"Disapointed, Ms. Frost?"

    "Astonished, Ms. Pryde."

    Then she saves the world.

    And, of course: Blankets, Y:TLM, Pride of Baghdad, Preacher, Walking Dead #48, BTVS:The Chain, the ends of Bone and Strangers in Paradise and – I know it’s not a comic but it’s related – when Linus comes off the stage in A Charlie Brown Christmas and says, "And that’s what Christmas is all about, Charlie Brown." All do it to me. Every time. I’m emotional just writing this.

  45. Captain Marvel v3 #11 by Peter David and Jim Starlin

    Genis meets the Mar-Vell from a parallel universe after exploring a spacial rift.  After a short time of bonding, and even after Mar-Vell tells his "son" how proud of him he is, they both realize that they have to shut down the rift by focusing their photonic energy from both sides of it… meaning they’ll never see each other again.

    After a sad, heartfelt goodbye, we learn that Mar-Vell is the sole survivor of the Milky Way galaxy in his universe… and he dies of cancer, all alone.  The only thing that comforts him is knowing that somewhere, a part of him still lives on.

  46. Krypto fighting in vain while dying in "Whatever happened to the man of tomorrow?"

    Ted Knight bravely going up in the great glass elevator with the Mist

    Dream’s coffin-boat floating past a saluting Nada’s reincarnation as a chinese child in "the Wake"

    most of the last volume of Y

    Kitty the Bullet-pilot in Giant-Size Astonishing

     

     

  47. It’s sort of comics related, but I get a little misy-eyed at the ending of Justice League: The New Frontier movie when Barry Allen and Iris say their goodbyes. 

    I’m not much of a crier, but the ending of The Iron Giant had me balling like a little girl.

  48. Paul Montgomery Paul Montgomery (@fuzzytypewriter) says:

    One moment that I ended up cutting from the list was the scene in Kevin Smith’s Daredevil where Matt gives the eulogy at Karen’s funeral.  "There are no words."  I left it out only because of the similarity to the Identity Crisis moment, but consider it an honorable mention.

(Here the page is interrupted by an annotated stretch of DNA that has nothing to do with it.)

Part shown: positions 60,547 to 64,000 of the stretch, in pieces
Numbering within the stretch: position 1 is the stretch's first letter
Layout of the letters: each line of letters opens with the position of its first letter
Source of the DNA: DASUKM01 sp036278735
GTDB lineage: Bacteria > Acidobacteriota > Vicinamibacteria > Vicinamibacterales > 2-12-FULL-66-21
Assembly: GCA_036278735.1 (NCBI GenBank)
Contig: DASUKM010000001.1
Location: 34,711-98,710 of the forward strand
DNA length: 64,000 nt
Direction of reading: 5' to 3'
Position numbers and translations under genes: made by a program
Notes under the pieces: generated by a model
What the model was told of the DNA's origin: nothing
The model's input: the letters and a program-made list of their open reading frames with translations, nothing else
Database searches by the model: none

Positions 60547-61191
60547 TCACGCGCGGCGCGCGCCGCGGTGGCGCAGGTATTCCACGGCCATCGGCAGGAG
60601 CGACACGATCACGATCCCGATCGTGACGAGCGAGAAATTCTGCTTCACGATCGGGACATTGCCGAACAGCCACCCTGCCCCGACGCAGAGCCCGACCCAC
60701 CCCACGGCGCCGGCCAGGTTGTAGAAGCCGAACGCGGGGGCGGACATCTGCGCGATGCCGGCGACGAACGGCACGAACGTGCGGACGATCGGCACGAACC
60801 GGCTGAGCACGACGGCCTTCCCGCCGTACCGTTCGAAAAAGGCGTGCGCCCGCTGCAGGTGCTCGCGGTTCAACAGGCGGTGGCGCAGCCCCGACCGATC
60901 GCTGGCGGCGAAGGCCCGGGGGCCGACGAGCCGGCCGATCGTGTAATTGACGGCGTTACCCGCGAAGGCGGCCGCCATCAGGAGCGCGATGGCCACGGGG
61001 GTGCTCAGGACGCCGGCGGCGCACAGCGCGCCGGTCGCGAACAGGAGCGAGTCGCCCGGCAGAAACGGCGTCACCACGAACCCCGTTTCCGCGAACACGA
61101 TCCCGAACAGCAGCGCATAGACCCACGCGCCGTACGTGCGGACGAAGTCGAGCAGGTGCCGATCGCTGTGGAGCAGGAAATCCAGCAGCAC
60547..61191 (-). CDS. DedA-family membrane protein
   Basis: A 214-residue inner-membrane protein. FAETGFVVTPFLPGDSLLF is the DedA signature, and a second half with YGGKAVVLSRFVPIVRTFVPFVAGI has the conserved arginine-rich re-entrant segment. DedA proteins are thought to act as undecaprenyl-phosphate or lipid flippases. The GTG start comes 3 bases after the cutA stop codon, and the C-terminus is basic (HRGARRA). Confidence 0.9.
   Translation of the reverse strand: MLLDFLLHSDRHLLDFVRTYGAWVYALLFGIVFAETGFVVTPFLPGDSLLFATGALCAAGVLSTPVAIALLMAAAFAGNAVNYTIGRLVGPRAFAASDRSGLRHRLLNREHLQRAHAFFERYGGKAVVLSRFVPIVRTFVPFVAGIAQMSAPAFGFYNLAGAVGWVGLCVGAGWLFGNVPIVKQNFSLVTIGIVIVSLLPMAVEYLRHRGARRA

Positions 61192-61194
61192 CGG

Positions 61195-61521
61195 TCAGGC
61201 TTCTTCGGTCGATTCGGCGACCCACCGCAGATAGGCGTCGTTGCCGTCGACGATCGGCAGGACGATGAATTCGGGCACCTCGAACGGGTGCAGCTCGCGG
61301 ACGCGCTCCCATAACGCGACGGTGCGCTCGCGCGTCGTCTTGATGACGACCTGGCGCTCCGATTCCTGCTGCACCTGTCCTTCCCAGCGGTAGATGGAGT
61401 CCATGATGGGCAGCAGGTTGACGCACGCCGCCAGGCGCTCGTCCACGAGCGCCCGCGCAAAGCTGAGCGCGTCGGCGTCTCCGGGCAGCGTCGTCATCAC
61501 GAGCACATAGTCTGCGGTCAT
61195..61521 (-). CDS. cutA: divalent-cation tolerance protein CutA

49. Iron Giant….word.

  50. "Silver Surfer: Requiem" and uhm, "Final Crisis:Requiem".

  51. Hey, if we’re talking movies, that’s a year-long series for me.  

    But to sum up, the end of It’s a Wonderful Life, most Pixar movies, the Krypton stuff in Superman the Movie, the Grandpa/Olive scene in Little Miss Sunshine, the finale of MASH, the end of Shawshank Redemption, the Jaguar Shark scene in Life Aquatic, Inigo’s final confrontation in Princess Bride…

  52. My eyes leaked when I read Blankets…it’s a beautiful book.

  53. (yikes, first comment)

     that issue of strangers in paradise. About three times. And those last black pages, oi. I second (third or fourth?) Preacher.

    I have such an emotional connection to BORN AGAIN that there are several moments that, though they don’t bring on tears, certainly make me feel the size of my heart.

  54. Thinking about this thread some more, I remember seeing Roger Ebert on a panel at a film festival.  He said he’d read a study (don’t ask me who does this kind of study, but I guess Roger Ebert would know. . .) that said the moments that were most likely to make audiences cry in films aren’t the ones where something bad happens to a character, but when a character does something the viewer perceives as noble.  I was thinking over tearjerking moments on ‘Buffy’, and I realized the one that hits me hardest is when Tara’s asshole father is telling her that she has to leave her friends and come home with him, because he’s her family.  Then Buffy steps in and says "No, *we’re* her family," and everybody — even Spike, whos’s still technically evil — lines up behind her to defend their friend.  If I try to look at it bjectively, it’s a kind of predictable moment.  In the greater context of the story, I’m not even sure it’s earned. But even just thinking about it now, I’m tearing up. Whereas a lot of things that are more overtly tragic don’t have such a visceral effect.  What happens to what’s-is-name in ‘Serenity’ doesn’t make me cry, but Zoe squaring her shoulders and going into battle right after that does.

    Pulling this back into comics (but sticking with Whedon), the moment with Kitty at the end of ‘Astonishing’ manages to weave a lot of these threads together — it’s got something awful happening to a character we like, at the same time that it emphasizes her nobility, and her personal connection to her teammates.  The fact that it’s Emma, who she’s never gotten along with, rather than her old friend Logan, or her boyfriend Peter, actually serves to make the moment more poignant and less sentimental.